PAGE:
and where it goes”. One tax is on the higher end insurance companies. Another is on medical devices. Another is on “tanning” services.
“Obama Care is repealing itself”
So, to be clear, you support the adoption of single-payer system?
That has been my idea for quite a while: offer Medicare to all who want it. That would have saved the expense and troubles of the Federal Obamacare website. People could have gone to the Medicare site and signed up in minutes.
Then they offer more plans and options: Dental, vision, orthodontics, cosmetic surgeries, low or no deductible, specialist cost same as regular doctor, gym memberships, and other. This would bring in more companies and more money.
So, just like Canada, eh?
@Steven L. Taylor: I don’t have a problem as long as there are options available. My plan was switched from HUMANA to UHC. The plan itself is still about the same, except now I get many more choices on gym membership, which I still have not used yet. Options special packages such as dental, vision, orthodontics, low or no deductible, and cosmetic surgery will appeal to a lot of people and bring more money in. I don’t think that people have a preference as far as the basic hospital coverage goes except for the deductibles and co-payments. The supplemental plans are where the sweets are. And right now I can afford to pay a little more for the supplement plan I chose.
Medicare itself can seem confusing and overwhelming at first. For several months I was receiving mail every day about this or that plan b, plan c, and so on. All that mail filled up two file crates. Also lots of phone calls. I did not make it to any of the information meetings. Everyone who reaches 65 needs to make sure they sign up, or they will have to pay a lot more later on. I know one person who found that out the hard way.
@Just ‘nutha ig’nint cracker:
Oh, absolutely. Tuberculosis was the AIDS of its day — a long-incubation communicable disease that could easily kill you. Throw in typhus and diphtheria and influenza and all of the other dangerous communicable diseases of the day, and the value of public health became obvious even to the Scrooges of the day.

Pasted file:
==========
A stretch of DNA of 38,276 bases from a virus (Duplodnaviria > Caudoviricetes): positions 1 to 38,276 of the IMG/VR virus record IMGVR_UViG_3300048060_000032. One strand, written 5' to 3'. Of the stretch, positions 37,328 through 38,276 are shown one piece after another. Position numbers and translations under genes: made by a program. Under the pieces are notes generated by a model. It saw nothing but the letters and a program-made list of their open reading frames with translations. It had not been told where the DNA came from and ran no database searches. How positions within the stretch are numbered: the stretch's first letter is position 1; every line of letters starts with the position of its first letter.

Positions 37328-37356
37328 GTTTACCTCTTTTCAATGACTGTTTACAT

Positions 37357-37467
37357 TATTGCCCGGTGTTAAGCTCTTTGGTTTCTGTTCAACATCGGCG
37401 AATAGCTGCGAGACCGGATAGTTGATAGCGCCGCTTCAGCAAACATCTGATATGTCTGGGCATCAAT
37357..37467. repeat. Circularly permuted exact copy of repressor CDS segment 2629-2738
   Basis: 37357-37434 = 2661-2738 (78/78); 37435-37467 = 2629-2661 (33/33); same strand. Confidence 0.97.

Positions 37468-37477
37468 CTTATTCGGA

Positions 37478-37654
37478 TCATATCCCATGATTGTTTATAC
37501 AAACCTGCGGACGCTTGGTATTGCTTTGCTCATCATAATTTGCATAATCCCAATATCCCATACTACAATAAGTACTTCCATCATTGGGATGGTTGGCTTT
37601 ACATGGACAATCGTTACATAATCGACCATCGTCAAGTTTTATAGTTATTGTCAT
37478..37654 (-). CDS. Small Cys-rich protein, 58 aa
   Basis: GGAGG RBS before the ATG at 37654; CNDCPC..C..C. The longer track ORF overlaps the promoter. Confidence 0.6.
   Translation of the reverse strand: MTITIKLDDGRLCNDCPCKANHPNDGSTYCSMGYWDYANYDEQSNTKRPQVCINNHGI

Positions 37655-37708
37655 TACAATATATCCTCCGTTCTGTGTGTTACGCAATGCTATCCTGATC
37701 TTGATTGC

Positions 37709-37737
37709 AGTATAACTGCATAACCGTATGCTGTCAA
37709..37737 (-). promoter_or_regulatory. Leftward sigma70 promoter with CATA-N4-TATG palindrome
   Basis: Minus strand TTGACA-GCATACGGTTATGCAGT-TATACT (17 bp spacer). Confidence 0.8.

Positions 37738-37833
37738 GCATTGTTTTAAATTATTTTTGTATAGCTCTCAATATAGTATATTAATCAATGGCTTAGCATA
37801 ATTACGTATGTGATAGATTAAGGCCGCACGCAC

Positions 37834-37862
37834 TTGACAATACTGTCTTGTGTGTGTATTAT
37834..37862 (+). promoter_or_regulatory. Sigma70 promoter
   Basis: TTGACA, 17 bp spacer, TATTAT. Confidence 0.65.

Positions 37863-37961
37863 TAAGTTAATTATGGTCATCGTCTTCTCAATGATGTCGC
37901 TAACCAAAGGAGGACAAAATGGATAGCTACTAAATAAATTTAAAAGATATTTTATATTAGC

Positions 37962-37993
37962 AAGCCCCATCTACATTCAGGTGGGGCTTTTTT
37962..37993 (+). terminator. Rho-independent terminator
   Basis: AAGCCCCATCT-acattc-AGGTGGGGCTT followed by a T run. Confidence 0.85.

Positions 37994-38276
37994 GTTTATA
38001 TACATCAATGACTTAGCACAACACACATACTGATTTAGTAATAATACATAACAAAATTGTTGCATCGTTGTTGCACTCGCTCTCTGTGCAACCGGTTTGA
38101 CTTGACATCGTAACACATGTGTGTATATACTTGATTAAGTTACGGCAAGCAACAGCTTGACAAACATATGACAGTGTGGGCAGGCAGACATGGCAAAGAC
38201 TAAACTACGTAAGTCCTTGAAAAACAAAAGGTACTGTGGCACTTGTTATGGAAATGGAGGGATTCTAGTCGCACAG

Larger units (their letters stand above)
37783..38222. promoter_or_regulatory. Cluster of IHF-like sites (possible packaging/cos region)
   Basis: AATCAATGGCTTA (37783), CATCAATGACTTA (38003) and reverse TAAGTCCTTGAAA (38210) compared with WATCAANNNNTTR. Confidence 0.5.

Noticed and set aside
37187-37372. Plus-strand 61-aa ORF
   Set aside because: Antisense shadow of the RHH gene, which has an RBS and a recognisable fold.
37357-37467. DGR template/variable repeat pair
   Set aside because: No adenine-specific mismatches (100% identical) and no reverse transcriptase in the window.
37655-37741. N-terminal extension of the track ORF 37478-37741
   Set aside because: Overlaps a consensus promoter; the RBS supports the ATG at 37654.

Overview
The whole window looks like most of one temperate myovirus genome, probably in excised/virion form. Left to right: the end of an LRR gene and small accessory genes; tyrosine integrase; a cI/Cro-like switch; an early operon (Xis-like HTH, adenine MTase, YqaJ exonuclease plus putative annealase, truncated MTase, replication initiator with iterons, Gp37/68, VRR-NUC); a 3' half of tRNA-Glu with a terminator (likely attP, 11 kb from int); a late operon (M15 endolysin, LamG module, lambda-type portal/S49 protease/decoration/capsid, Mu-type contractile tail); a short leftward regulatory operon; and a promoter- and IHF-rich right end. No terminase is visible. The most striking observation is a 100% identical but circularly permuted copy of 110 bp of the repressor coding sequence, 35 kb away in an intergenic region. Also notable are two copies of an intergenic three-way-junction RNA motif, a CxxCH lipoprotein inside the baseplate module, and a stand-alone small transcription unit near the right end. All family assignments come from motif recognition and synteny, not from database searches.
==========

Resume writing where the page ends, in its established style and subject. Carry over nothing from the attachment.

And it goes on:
We’ve been riding those coattails ever since. Modern Americans expect to be germ-free at no cost to themselves, without having to pay for an FDA or EPA or PHS or vaccinations or mosquito-elimination campaigns or what have you. We panic at the first mention of Ebola or Dengue or Zika, but scream bloody murder at the thought of spending money to do the things that are effective in preventing their spread. Except for building walls and keeping out brown people; for that we’ll open the check book as fast as you like.
@Steven L. Taylor:
Yes…at the very same time that he supports people who will never, ever, pass it.
@Daryl’s other brother Darryl: Yeah… That’s one of the problems all right.
Seriously though, is there any part of this bill that is even an improvement over Obamacare? There has to be some GOP policy included in the bill that won’t be a complete disaster, right?
The plan has tax credits. Republicans lovvvvvvvvvvvvve tax credits.
Apparently, there is nothing that tax credits can’t fix. I’m surprised that they haven’t used tax credits to cure cancer, make pigs fly and bring peace to the Middle East.
What’s in a name?
The White House doesn’t want the GOP Obamacare replacement branded ‘Trumpcare’
How about we brand it PUDCARE!
I’d brand it “TrumpDoesntCare”
They’re also proposing to radically change Medicaid funding which will also very likely reduce care for millions of the neediest Americans.
This is potentially the most radical administration in in nearly a century.
I know exactly zero people who are financially able to handle medical costs personally without insurance.
Perhaps Mr. Trump can, but nobody with a net worth under $10-15 million can really make that guarantee.